Grassley essentially echoed this in the letter, saying, “if CareFirst has entered into thousands of contracts with individuals based upon a certain set of policy promises, it must provide proper notice to policyholders when contracted-for terms change. It is not clear whether CareFirst is providing notice, and it would be helpful to the Committee if it could describe, in detail, how it handles the notice requirement and whether it comports with the standard in the industry.”

Penalty Paid Isn’t Applied to Annual Deductible

Another Grassley concern is that when the member pays a brand penalty, it is not applied to the member’s annual deductible. However, according to Golden, “Under group insurance, this is a decision that the plan sponsor makes when they set up their pharmacy plan with the PBM. For individual policies, the health insurer decides how this is handled. The rationale for excluding these payments from the annual deductible is that they are penalties and not copayments. Excluding the DAW penalty from deductible accumulation creates a stronger financial incentive to use generics instead of multi-source brands.”

Adds Sullivan, “If the patient is not given credit for their spending, that would have to be specifically stated in the SoB [for that to] be actionable.”

Interestingly, Grassley’s letter maintains that “Many patients have tested generics but have found that their body simply does not react positively to them and therefore require brand name drugs.” But according to the FDA, the agency “requires generic drugs to have the same quality and performance as brand name drugs. When a generic drug product is approved, it has met rigorous standards established by the FDA with respect to identity, strength, quality, purity, and potency. However, some variability can and does occur during manufacturing, for both brand name and generic drugs. When a drug, generic or brand name, is mass-produced, very small variations in purity, size, strength, and other parameters are permitted. FDA limits how much variability is acceptable.”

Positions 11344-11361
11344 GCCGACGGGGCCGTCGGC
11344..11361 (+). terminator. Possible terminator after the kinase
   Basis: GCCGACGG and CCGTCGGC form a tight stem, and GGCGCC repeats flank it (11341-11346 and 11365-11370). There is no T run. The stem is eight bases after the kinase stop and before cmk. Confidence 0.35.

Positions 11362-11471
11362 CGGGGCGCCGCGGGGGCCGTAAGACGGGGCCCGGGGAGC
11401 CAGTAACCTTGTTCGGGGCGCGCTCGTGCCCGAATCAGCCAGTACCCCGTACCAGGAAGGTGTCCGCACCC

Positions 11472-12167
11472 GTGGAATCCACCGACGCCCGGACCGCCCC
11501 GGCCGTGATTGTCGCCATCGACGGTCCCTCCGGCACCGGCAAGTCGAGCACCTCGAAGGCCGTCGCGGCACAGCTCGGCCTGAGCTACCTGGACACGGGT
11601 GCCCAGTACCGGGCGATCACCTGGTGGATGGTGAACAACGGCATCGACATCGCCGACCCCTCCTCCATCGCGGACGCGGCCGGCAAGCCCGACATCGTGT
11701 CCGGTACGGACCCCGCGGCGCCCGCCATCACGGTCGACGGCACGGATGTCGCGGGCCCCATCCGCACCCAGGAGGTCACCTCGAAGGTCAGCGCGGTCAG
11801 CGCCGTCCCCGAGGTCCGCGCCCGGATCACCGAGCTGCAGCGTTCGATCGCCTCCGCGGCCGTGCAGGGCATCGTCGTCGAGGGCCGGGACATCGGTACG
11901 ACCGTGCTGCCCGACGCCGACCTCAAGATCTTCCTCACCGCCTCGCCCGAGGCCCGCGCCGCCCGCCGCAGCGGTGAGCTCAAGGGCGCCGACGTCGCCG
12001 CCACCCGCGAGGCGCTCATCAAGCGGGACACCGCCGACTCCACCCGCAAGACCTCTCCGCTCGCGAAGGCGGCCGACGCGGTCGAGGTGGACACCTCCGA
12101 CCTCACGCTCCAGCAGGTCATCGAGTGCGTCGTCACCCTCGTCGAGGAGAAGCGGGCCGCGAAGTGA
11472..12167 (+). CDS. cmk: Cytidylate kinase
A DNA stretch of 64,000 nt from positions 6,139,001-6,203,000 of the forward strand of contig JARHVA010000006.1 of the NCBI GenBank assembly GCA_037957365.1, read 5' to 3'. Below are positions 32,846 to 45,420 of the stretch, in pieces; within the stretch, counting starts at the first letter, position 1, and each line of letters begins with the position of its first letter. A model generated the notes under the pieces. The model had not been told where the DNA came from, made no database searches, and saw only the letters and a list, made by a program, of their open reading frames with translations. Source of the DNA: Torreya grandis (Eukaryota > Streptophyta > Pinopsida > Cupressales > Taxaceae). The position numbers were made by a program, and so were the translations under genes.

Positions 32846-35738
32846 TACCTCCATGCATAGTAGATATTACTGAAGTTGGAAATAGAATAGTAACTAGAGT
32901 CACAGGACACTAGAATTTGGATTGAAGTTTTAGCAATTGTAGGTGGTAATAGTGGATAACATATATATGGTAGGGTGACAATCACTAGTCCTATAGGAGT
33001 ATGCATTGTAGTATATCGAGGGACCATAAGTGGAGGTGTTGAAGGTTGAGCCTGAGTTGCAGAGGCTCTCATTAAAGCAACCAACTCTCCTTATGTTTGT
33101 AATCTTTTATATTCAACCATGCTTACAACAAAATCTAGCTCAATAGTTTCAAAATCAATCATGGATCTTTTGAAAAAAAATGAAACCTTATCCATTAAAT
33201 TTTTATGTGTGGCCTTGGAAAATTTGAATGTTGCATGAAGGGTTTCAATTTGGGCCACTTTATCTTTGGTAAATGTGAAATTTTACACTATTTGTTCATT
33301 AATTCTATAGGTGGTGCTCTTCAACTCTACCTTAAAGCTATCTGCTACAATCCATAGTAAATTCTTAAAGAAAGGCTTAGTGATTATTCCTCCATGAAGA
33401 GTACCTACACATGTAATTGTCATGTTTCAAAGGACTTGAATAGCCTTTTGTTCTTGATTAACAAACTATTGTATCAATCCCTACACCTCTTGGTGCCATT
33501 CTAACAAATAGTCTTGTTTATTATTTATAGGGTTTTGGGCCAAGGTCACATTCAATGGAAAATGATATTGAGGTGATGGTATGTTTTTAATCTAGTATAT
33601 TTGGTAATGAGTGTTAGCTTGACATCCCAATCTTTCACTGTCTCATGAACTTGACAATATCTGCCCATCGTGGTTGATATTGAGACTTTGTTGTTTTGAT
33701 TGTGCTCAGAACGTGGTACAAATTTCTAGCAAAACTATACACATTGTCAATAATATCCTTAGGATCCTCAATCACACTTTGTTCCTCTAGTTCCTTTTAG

In addition, it points out that “Research shows that generics work just as well as brand name drugs.”

“Generics are, by design, always as effective as their multi-source brand counterparts, unless there has been some kind of manufacturing deficiency,” says Golden. “But the brand drug could also experience manufacturing problems, so that is not an issue that is unique to generics. The FDA ensures that generics have the same safety, strength, quality, route of administration and overall performance as their originator brand product. Some generics may contain different inactive ingredients such as dyes or preservatives, but these are specifically designed to be inert, so adverse reactions to these are extremely rare.”

Golden points out that “The FDA is clear on their position regarding generics. Their website states that generics are just as effective as their brand counterparts and are subjected to the same rigid standards of review and approval. These products are designed to be interchangeable — and the DAW penalty is just a financial mechanism to encourage that interchange.”

According to a STAT Pharmalot article, Grassley “is not confining his interest only to this one insurer, which covers Maryland, Washington, D.C., and northern Virginia. As his letter indicates, he is curious to know whether other insurers similarly impose such penalties and a source familiar with the matter suggested the senator plans to pursue the topic with other health plans as more is learned.”

When asked about Grassley’s letter and CareFirst’s responses, which were due May 1, the health plan declined to comment. A spokesperson said he did not know whether the insurer’s responses would be made public.

View Grassley’s letter at http://tinyurl.com/mch747q and CareFirst’s prescription guidelines at http://tinyurl.com/lku7cgl.